If anyone knows how to ride out a scandal, it’s the Catholic Church; after all they’ve been at it longer than anyone else. This is not to diminish the remarkable contribution of Roman Catholics to both the history and current mission of the Church. But perhaps evangelicals could learn a few things from both Catholic successes and failures in this area. The latest criticism to be leveled at Rome is that it doesn’t really care about the poor. It’s an odd accusation given the Roman Catholic Church has possibly done more for the poor than any organization in history. Still, no one can deny that the Roman Catholic Church likes gold-gilded furniture (almost as much as classic Bond villain Auric Goldfinger and the folks at Trinity Broadcasting Network). The Catholic eye for opulence has sparked this popular meme: No sane man would defend the personal hoarding of wealth, especially not among clergymen. But when the man outside of the Church bemoans the unsold wealth of the Church, he’s not thinking of crooked cardinals or Popes parading as Renaissance princes. He is thinking of the cathedrals and the basilicas, the thrones and tabernacles of gold, the chalices of sliver and the jewel-encrusted robes, the pomp and pageantry of the largest human institution in the world. To summarize the modern axiom: The Catholic Church has gold and refuses to sell it, thus the Church lets the poor starve.A post at the Bad Catholic blog has responded to the accusation with a defense of “nice churches.” First, the author identifies the complaint: Bad Catholic goes on to respond with three points which I synthesize here in my own words. 1. The church does not take from the poor; the poor give freely to the church. 2. The facilities built by the church are for the benefit of the poor. 3. The leaders of the church are not wealthy. On this last point the writer notes that the average priest receives only $20k per year in takehome pay. “And if you’re the Pope, not only does your salary suck, but you don’t get it until you’re dead. Popes get one gold, silver and copper coin for each year of service placed on their coffin. Blessed John Paul II received about $141 dollars.” Of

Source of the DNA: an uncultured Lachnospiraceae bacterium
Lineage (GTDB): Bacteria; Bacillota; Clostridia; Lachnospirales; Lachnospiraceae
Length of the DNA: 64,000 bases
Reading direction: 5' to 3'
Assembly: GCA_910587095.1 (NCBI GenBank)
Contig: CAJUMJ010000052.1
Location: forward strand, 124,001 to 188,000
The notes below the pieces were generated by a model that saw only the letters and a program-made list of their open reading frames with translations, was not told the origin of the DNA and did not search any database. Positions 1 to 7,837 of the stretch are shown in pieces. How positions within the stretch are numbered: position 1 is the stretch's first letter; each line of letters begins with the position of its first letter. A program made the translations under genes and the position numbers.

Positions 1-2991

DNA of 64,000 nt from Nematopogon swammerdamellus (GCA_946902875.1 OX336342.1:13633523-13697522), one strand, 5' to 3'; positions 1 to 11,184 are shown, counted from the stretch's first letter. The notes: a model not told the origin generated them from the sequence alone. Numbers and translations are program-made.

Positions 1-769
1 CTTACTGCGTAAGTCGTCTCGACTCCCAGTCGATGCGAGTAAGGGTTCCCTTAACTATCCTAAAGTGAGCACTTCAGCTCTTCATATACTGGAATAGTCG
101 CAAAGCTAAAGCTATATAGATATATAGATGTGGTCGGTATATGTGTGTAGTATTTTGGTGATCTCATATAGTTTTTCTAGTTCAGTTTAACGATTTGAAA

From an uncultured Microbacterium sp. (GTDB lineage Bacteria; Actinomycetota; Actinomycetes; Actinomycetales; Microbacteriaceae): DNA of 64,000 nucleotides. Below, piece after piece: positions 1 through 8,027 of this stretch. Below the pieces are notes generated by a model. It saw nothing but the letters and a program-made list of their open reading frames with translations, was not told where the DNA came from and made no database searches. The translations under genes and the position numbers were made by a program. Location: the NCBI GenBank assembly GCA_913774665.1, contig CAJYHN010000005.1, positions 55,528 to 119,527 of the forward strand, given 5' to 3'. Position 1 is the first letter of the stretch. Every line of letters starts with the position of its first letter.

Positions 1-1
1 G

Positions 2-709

course he doesn’t factor papal benefits like the palace, jet, servants, and popemobile (a vehicle so dope it inspired the cable program “Pope My Ride” which later changed its name to appeal to non-Catholics). How does this criticism and defense of the Catholic Church relate to evangelicals? Well, first, evangelical churches have gotten much larger and far more elaborate in recent decades. American evangelicalism, which ironically traces its heritage back to the austere Puritans and transient Methodists, has become dominated by megachurches. These facilities cost tens of millions of dollars to build, and while none can match the beauty of the Sistine Chapel or Notre Dame Cathedral, their elaborate multimedia auditoriums and amusement park like children’s areas certainly qualify as opulent. Combine this fact with the growing value of social justice and concern for the poor among younger evangelicals, and you’ve got the makings of a critique not unlike the one facing Catholics: How can evangelical church leaders justify spending millions and millions of dollars on facilities and salaries while the poor suffer? Adding to the challenge for evangelicals is the fact that any defense won’t be as simple as the one articulated by Bad Catholic. For example, Bad Catholic says the opulent facilities erected by the Catholic Church are for the benefit of all including the poor. Now one might argue that a poor person does not need flying buttresses or stained glass as much as fresh bread and a glass of water, but that does not negate Bad Catholic’s argument. The Catholic Church employs a parish model of ministry, meaning a facility is intended to serve all the people within a geographic area–rich and poor alike. Most evangelical mega/gigachurches, on the other hand, are designed to serve a sociographic rather then geographic community. In the 1980s and 90s Willow Creek pioneered this approach by describing their target audience with the fictitious upper middle class, white, suburban couple “unchurched Harry and Mary.” While I am unaware of any megachurch that actively turns away the poor, it’s more challenging to make the case that their facilities were designed specifically for them. Yes, I know megachurches that do really wonderful things to help the underserved and poor, but given the fact that most megachurches exists in the wealthy collar counties around large cities, it’s not as easy to make the case that they are designed “for the poor.” Also unlike the leaders of the Catholic Church, pastors of megachurches have not taken a vow of poverty. A recent survey found that the average senior pastor of a megachurch takes home $147,000 before benefits. The research also found that the average megachurch is suburban, with a budget over $5 million, and employs more than 50 full-time staff. So, I’ll throw the question back at you. Given our culture’s growing sensitivity to economic injustice, including among younger evangelicals, how would you respond to accusations of hypocrisy against megachurches with costly facilities? I may write my own response based on your feedback in the coming days.